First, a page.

People ask me: What do you consider a clean, modern web design aesthetic? Modern web design really codified a lot of how it looks and feels in just the last few years, especially as many of today’s modern vanguard sites attempt to separate themselves from the e-commerce generation of websites that came before them.
How can it be described?
Getting to the heart of modern web design is in fact difficult to describe, but you know it when you see it.
Here is an ongoing list that I keep of other people’s clean, modern websites that I personally admire the aesthetic of. I have enumerated specific aesthetic styles of the site to call out attention to the modernist details.
To make this list I have to think your site is truly outstanding — a 9 or 10— have a modern feel, and have the je ne se quoi that makes it “pop.”
Theses sites have it. Here is a list of design elements you should know about and learn.
Elements of Good Web Design
Bold, immersive backgrounds and Light-Dark color schemes: Bold colors go from the left edge to the right edge of the window, either as a sold color, a gradient, or a hero image. Bold immersive backgrounds became very popular around 2018 and with the post-Web 2.0 vanguard websites.
Fades and Soft-white: Ask any colorist and they will tell you when painting a house: don’t paint with white-white. A slightly off-white look and faded look has become very popular with modern design.
Fly outs: Specific elements fly out as you scroll. Fly outs became more popular in the late 2010s.
Multistep animation sequences: The secret sauce of modern web animation are 15+ part (step) animations. Typically these produce a real “wow” effect.
Classic 3-Up: The classic 3-up has been around forever and there isn’t anything too modern about it. It’s still widely believed since back to the Greek times that there is something “magic” about presenting choices in three: A, B, C. Scientists and marketers don’t say “magic,” we just say, this works because our human lizard brains are tricked into thinking repetition coveys trust and importance. There really is good psychological science behind presenting ideas in the rule of three. That’s why you see it everywhere. “Marketing rule of three” means you present things a choice between three options. “3-up” simply refers to the visual design pattern of having 3 columns, like 3 boxes, spaced along the horizontal axis.
Curves & Diagonal Elements: Another aesthetic I’ve seen a lot of lately is curved elements and/or diagonal elements. If you go with curves or diagonals, you’d better be a very skilled designer to pull it off. I’d also recommend you pick a consistent look & feel for it and implement it everywhere. Frankly, a site with curves and diagonals is comparably more difficult to build in CSS.
Microsite: A microsite is typically a 1-page website, or possible a landing page with a few interactive options. Specifically, many websites switch into “microsite mode” when you arrive at them through an advertising channel. That’s because the best converting pages don’t have a lot of options for the user to get distracted or leave the page. For most websites, this means you should hide your navigation and make clicking on your logo NOT take you to the home page, as is commonly expected. You should give the user as few opportunities to leave the page as possible, including navigating to other external websites too. (Unless absolutely necessary, I try not to put any external links on a microsite page. If I do, it is using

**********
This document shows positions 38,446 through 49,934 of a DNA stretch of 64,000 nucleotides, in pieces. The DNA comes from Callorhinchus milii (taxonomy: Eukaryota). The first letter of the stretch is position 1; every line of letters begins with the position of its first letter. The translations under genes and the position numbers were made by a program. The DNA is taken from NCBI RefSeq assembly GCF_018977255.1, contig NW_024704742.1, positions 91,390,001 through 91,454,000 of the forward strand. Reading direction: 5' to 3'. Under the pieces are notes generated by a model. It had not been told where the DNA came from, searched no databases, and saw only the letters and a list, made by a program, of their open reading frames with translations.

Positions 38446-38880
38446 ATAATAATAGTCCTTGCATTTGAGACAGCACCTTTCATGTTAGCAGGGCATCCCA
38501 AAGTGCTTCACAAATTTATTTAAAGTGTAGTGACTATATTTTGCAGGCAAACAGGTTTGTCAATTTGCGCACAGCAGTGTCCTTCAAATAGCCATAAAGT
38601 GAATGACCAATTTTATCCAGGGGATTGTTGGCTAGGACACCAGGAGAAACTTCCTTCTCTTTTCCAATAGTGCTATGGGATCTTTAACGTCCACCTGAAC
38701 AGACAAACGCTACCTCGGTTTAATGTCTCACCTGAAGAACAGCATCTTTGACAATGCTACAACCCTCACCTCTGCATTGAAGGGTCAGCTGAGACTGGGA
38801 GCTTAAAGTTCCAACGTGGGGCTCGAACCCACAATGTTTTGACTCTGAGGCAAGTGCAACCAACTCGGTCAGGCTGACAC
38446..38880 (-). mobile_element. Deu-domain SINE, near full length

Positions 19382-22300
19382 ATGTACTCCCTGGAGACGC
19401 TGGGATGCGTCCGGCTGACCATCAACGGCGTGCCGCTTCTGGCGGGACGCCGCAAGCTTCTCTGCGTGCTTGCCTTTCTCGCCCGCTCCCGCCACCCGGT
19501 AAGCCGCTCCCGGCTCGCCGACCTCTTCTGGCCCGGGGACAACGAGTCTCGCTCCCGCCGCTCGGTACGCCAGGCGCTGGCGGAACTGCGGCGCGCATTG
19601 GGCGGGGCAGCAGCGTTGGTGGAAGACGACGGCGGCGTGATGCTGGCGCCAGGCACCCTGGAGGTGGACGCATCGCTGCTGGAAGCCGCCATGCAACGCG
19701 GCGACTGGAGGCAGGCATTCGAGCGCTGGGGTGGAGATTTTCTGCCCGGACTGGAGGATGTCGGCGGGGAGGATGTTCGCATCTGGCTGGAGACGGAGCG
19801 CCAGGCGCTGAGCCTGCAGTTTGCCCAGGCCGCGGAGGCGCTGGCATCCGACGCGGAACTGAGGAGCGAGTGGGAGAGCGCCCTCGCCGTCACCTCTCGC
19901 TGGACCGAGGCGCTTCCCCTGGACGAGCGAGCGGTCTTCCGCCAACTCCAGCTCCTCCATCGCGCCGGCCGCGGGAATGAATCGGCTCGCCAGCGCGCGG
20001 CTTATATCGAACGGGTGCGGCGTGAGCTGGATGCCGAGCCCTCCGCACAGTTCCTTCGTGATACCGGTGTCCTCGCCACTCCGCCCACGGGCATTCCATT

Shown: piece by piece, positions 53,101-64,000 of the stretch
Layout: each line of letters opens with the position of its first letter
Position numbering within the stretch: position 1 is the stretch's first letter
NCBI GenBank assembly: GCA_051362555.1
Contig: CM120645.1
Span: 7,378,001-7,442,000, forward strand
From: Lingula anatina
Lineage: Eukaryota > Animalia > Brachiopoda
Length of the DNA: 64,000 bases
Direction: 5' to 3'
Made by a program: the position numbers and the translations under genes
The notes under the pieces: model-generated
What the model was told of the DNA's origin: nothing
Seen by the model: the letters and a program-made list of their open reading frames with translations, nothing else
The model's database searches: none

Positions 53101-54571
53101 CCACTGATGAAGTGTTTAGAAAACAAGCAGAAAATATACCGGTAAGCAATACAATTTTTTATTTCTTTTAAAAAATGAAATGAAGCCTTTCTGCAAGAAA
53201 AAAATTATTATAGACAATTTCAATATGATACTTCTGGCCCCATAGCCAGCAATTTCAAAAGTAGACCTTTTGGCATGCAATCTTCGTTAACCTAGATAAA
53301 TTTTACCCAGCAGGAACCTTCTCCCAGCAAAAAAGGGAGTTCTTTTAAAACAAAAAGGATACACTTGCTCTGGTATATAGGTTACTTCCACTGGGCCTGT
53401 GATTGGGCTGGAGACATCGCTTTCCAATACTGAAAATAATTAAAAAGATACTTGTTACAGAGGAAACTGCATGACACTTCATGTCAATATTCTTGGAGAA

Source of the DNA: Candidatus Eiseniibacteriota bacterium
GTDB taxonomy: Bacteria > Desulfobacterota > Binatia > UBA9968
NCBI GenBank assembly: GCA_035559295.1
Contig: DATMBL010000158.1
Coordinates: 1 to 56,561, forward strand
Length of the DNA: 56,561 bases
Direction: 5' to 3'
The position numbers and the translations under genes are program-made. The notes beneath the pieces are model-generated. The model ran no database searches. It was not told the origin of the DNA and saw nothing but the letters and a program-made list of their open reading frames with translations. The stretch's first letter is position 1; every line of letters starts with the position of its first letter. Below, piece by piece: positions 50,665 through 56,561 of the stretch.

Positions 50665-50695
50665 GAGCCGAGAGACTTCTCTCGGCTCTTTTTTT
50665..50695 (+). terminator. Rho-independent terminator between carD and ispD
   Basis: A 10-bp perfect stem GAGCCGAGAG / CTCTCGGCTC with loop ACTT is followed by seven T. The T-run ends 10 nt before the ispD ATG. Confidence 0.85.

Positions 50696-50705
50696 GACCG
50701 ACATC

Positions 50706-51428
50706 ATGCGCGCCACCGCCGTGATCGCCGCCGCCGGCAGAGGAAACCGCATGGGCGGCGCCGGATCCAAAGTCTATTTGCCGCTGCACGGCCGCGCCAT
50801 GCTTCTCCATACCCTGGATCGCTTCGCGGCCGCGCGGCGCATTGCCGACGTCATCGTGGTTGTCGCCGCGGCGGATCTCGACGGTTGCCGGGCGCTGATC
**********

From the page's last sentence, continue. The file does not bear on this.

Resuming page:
_target="blank" so that it opens in a new browser window.)
- Excellent use of alternating colored background (notice how it moves from light to dark and back to light) with consistent bold green-blue color scheme.
- They used to have a two-way bidirectional carousel here but I think that is temporarily gone.
- Basic fades on softwhite.
- Bold color scheme.
- No animations here.
- Curved boundaries, strong color backgrounds (pink-green, blue-offwhite-yellow)
- At the very bottom, we have square boxes with 90° angles.
An amazing parallax microsite for a corporate fundraising initiative. I have to admit I found out about this from my friend Jarrett Lucas, the Executive Director of the Stonewall Foundation, who collaborated with Ralph Lauren on its design. You’ve really got to experience this site to believe it. Notice how, as you scroll, the site switches between a top-bottom scroll and the parallax effect: The showcasing animation getting to its peak right near the top: It dramatically brings the multi-color “pride” display of the iconic Ralph Lauren polo rider into the center, blending the many colors of the LGBTQ rainbow into one RL logo — quite literally exploding with what is presumed to be a lesbian couple and their child.
whispir.com/workflows (2020 + 2021)
There’s not really any animations here and the whole background is softwhite, but I really like the shadow fading on the softwhite and also I particularly like this spiral dot effect that joins the sections together as you scroll.
Unfortunately I did not capture this website before it went away in 2021.
Really great fade-ins. Several “pop” places with small graceful fade-ins.
- Not many animations but good use of a diagonal/curve shaped boundaries and soft gradients against semi-white backgrounds
- Nice hover animations.
I personally love this competitor to Zoom — it’s a fantastic alternative that lets each individual move around. That’s the spatial.chat app itself which I understand is popular in Europe.
But it’s the home page which gets my nomination for beautiful design site of the internet. Check out this beauty!
Strong light-dark color schemes. Nice use of 3-up layouts.